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17. Working at heights in winter
As we enter the autumn and winter months of the year you need to prepare your work environment to ensure you stay safe on site. Here at Oxford Safety, we wanted to highlight some of the safety issues of working at heights in winter and provide you with some top tips too. So, let’s take a look at some of the changes to your work environment during the winter time…
Whether you are working indoors or out, the amount of natural light available can change dramatically. Daylight hours can be reduced, cloud cover can dull the daylight hours and you need to consider temporary lighting to help you complete your work.
Don’t forget to assess the site you are working on and ensure there is sufficient lighting available. If you are working at heights, using a temporary platform, then do take care to ensure there is enough light to assist you to assemble the equipment and embark and disembark on to the platform too.
The weather can be uncertain in the winter months with conditions that are wet, cold or reducing visibility. Some weather conditions can be dangerous too.
If there are strong winds, for instance, this can really affect your ability to perform your tasks. Working at heights might be delayed so it’s important to keep an eye on the weather forecast before heading out to your next job.
If you’re working at heights indoors then another way the weather can affect your work is the condition of your footwear. If you have wet soles then you could slip whilst working. So, be sure to use a mat or swap footwear when working indoors.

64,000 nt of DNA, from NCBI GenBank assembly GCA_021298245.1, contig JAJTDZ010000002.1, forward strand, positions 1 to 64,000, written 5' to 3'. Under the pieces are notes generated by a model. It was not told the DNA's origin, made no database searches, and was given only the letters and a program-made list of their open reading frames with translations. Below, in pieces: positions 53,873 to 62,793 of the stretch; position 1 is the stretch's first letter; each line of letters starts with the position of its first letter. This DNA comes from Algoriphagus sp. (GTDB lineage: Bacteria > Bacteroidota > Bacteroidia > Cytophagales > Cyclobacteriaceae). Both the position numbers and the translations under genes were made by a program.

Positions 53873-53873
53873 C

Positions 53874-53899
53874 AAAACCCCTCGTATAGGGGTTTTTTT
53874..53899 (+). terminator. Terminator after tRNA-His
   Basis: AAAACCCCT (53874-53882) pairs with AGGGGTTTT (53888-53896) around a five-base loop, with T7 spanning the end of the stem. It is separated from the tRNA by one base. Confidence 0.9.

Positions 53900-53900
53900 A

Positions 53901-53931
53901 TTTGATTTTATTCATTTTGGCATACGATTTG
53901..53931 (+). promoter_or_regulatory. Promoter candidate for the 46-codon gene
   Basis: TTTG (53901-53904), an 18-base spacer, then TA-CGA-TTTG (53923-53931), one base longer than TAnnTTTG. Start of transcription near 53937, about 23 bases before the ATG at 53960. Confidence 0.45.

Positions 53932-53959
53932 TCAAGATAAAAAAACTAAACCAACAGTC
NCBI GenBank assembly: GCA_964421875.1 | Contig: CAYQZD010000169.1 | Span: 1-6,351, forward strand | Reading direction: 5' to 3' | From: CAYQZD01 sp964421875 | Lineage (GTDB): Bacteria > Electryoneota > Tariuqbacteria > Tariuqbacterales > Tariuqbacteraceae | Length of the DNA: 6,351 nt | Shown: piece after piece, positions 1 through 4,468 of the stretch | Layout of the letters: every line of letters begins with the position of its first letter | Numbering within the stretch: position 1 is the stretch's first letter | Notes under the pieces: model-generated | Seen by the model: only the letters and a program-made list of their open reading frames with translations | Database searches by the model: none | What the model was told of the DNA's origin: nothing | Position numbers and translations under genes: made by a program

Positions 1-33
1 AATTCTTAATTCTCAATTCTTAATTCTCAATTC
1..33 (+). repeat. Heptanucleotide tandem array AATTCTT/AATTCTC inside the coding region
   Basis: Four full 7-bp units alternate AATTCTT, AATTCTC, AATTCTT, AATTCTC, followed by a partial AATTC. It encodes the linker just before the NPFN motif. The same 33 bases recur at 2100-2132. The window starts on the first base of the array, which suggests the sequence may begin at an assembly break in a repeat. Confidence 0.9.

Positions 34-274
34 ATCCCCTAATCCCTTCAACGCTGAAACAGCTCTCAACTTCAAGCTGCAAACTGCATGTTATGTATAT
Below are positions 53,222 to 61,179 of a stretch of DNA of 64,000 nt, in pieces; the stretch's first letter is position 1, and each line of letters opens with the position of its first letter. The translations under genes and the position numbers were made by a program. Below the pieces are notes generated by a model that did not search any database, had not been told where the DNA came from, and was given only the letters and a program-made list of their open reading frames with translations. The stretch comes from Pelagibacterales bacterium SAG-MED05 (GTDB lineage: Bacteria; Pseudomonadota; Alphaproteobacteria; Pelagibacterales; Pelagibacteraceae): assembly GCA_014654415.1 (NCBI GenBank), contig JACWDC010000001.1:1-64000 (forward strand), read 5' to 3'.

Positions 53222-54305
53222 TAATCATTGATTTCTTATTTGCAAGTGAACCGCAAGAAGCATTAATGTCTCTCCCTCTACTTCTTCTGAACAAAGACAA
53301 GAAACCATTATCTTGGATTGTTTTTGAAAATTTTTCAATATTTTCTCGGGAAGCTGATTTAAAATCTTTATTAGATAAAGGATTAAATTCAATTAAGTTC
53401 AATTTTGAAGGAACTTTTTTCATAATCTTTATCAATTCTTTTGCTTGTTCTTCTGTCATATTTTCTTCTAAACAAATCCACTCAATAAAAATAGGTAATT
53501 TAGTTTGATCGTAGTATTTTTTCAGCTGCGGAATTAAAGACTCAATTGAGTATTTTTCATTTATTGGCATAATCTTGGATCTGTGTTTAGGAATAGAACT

As well as lighting, the weather can affect your visibility too. Consider your safety if there is dense fog, snow or mist.
Using temporary platforms outdoors that are metal could be dangerous if lightning strikes. This scenario could cause electrocution, fire or even explosions.
Just like we discussed in the summer with our blog on ‘Heat and healthy & safety whilst working at heights’ temperatures in the winter months can also be a peril for working too.
Extreme temperatures can increase the probability of accidents occurring at work. Not only does it put workers safety at risk but machinery can fail or be out of action in certain temperatures too.
This can be costly for your business and the job at hand.
Consider the type of work wear your employees use and consider the storage solutions of any equipment required.
Oxford Safety’s top tips for working at heights in winter
So, just to recap, here are our top tips for working at heights in winter:
● Carry out safety checks on equipment and site environment before working
● Be sure to keep an eye on the weather forecast
● Dry your footwear or change into a separate pair if the weather is wet outside
● Make sure your employees have appropriate workwear for changing temperatures
● Store equipment appropriately to avoid damage or breakdown issues
For more information about temporary platforms or training sessions please browse the menu at the top of this page for the Oxford Safety website.
Roofwork can be cold and windy